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The New York Times – Illuminating North Korea

Photographer David Guttenfelder has been to North Korea more than 40 times. Journalists rarely gain access to the unexplored land, and even if they do they do not bring many photos to share with the world. North Korea has not been photographed for more than 60 years. Guttenfelder, a National Geographic Photography Fellow, and his photographs of North Korea over the years provide a new, clear and un-retouched window into the reality of the country. The New York Times’ Illuminating North Korea is a visual and mystifying journey through photographs, video and smoothly combined facts of the North Korean life.

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8 Projects Exploring The Storytelling Potential Of Virtual Reality For Real-World Stories

It seems that after after decades of uncertainty Virtual Reality gets real as a storytelling platform. The enormous sense of presence provided by VR headsets such as Oculus Rift or Samsung’s Gear VR, allows artists to place users inside films, making them explore and witness first-hand real-world events. The potential VR has to stir emotions and create more visceral reactions makes many believe in its power to revolutionize journalism and filmmaking. However, how close is VR from reaching mass-market adoption? Can we think that anytime soon we will be accessing our news through mounted-headsets? While these questions find answers, we brought you a collection of the best VR non-fiction storytelling experiences that have been touring festivals and museums recently. If one of them arrives to your city run, the queue is going to be long! 1. Project Syria With Project Syria, Nonny de la Peña, the godmother of immersive journalism, place users in Aleppo during a rocket blast and in the middle of a refugee camp in Syria. To evoke the feeling of “been there” …

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Land Rover – The Vanishing Game

The interactive online novel “The Vanishing Game” portrays the core value – adventurism – of the Land Rover brand. Automaker Land Rover takes digital storytelling to a whole new level pairing fiction with real life automotive adventure. The Vanishing Game was launched as an interactive version of British author William Boyd’s novel about captivating yet enigmatic driving experience in United Kingdom. As the protagonist drives around in his Land Rover Defender across the country, readers are carried through a very life-like Tumblr page filled with multi-sensory experience: interactive text, videos, backgrounds, sounds and narration. Divided into chapters, these contain embedded links and clickable action words, that either further explain the story in more detail or present videos of Land Rovers connected to the plot. Click on the word “river” and a rumbling Land Rover will present itself wandering through picturesque waterways. When it seems like the interactive content could not be more surprising, some parts of it showcase actual Land Rover owners’ journeys, which were shared as part of the #WellStoried hashtag campaign a few …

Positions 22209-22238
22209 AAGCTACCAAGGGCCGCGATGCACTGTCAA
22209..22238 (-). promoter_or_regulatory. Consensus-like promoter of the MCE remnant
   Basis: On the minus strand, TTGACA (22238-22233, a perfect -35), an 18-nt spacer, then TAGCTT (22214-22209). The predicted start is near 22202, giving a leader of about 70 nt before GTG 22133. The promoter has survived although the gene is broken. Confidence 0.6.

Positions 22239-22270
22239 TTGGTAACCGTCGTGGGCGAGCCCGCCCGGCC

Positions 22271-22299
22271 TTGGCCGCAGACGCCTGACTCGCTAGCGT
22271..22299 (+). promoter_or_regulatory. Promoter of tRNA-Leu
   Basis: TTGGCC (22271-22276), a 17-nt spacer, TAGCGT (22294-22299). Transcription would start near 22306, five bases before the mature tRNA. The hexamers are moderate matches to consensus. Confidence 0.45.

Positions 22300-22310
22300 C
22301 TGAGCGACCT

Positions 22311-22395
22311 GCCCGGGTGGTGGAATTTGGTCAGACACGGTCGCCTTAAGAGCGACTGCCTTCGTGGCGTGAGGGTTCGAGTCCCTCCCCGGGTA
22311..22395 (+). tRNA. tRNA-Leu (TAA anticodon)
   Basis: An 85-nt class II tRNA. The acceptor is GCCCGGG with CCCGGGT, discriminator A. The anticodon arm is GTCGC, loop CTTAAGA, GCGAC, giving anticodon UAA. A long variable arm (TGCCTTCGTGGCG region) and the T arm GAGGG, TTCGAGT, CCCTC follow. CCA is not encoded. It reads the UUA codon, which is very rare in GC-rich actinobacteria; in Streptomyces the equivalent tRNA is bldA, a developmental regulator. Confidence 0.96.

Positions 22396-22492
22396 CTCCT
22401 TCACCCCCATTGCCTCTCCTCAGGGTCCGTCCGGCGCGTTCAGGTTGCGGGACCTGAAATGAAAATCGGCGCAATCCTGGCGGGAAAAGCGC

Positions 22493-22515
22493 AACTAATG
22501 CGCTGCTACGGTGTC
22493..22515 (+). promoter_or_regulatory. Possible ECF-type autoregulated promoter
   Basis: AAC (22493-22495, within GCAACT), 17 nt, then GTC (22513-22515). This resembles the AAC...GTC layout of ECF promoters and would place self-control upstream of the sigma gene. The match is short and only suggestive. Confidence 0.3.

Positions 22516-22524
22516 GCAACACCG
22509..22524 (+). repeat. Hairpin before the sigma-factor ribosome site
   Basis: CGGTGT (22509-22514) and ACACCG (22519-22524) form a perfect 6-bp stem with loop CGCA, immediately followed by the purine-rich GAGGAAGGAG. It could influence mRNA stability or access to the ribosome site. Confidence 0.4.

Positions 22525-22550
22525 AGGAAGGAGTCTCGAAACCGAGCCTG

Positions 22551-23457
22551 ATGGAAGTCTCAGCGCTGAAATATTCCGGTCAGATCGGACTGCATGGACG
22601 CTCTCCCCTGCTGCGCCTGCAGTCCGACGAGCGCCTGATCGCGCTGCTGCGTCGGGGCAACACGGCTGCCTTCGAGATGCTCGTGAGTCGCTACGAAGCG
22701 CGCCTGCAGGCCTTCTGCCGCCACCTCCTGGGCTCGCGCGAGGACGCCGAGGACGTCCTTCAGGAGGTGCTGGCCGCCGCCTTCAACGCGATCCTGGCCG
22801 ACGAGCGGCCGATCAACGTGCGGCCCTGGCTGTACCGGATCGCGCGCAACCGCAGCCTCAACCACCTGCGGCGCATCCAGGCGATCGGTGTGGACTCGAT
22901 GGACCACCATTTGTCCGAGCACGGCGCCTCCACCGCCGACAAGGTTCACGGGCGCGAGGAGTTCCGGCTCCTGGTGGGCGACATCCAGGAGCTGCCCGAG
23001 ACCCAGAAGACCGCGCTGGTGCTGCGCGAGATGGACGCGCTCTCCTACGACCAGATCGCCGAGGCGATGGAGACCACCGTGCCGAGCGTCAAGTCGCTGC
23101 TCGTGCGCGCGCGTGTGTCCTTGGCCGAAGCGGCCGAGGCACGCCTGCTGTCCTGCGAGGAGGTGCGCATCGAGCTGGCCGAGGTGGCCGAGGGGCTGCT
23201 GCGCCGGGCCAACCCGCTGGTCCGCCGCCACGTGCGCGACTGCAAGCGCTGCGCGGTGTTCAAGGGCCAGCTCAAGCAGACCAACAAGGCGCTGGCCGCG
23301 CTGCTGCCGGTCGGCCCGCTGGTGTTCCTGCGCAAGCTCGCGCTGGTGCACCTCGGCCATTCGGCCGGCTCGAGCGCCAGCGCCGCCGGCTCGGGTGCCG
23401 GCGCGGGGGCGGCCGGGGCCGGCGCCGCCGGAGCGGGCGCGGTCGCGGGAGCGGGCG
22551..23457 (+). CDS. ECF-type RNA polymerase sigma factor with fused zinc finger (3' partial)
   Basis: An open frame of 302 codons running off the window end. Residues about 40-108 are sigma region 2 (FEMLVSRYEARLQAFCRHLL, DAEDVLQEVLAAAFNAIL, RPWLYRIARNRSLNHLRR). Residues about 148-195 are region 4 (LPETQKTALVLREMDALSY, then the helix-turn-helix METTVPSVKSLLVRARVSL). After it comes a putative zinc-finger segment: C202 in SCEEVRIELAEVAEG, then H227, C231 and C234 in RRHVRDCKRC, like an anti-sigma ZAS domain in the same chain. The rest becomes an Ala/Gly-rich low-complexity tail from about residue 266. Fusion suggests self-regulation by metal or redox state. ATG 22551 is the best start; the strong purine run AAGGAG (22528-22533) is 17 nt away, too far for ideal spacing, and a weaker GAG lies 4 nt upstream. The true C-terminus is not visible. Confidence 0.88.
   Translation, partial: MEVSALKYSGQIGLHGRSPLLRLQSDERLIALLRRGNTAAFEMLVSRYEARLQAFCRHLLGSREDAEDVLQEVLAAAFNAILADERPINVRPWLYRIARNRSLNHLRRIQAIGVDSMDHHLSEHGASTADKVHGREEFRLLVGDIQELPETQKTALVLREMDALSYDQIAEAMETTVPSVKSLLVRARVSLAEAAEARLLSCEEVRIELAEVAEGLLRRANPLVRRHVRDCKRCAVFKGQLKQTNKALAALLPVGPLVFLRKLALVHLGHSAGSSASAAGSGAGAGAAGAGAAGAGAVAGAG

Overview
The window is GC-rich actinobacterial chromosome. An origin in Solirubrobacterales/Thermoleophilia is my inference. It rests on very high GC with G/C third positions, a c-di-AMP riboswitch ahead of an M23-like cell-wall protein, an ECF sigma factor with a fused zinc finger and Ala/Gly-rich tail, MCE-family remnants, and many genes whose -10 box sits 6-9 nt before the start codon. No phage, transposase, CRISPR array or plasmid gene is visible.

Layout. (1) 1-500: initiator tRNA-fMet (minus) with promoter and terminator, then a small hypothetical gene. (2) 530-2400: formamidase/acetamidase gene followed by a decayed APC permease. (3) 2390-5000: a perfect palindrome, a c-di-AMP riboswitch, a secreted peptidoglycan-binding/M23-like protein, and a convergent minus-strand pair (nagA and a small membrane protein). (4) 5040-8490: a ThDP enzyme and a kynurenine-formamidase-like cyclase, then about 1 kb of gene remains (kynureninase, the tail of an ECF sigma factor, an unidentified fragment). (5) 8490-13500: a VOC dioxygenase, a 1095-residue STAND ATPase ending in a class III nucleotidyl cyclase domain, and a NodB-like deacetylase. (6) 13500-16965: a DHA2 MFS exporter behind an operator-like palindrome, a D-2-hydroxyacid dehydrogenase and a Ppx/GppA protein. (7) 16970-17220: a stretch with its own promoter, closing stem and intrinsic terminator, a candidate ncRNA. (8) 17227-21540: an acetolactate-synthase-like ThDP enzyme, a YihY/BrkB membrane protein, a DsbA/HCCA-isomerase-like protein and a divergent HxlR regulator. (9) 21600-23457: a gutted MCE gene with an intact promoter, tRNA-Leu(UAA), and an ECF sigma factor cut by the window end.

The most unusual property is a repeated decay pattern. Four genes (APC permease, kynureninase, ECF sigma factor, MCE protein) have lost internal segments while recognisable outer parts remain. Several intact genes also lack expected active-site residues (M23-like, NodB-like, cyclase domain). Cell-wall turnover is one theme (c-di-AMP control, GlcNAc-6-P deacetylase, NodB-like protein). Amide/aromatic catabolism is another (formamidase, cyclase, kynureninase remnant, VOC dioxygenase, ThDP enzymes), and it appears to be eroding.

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Lexus – L Studio

A storytelling hub forgets cars, documents personal stories many can relate to.  Lexus, together with two more projects (Team One and It Gets Better Project) created a celebrity-driven storytelling hub titled “It Got Better” via its L/Studio broadband entertainment channel. The six-episode docuseries focuses on intimate stories, all concentrated on personal struggles and achievements related to sexual orientation. The well-known actors, musicians and athletes are all part of the LGBT community, in this way signifying Lexus’ continuous support for the LGBT rights. The brand appeals to a wider spectrum of target audience, mainly focusing on the younger generation, who is more likely to value content and creativity rather than traditional means of advertising. Moreover, the choice to hire contrasting actors, that also bring a certain demographic fan base, is thoroughly executed. What differentiates Lexus’ “It Got Better” project from other automotive storytelling campaigns on the market is the hardly noticeable, and therefore not overwhelming, endorsement. Lexus logo is seen in the beginning of each video, however the topic of the stories presented does not have …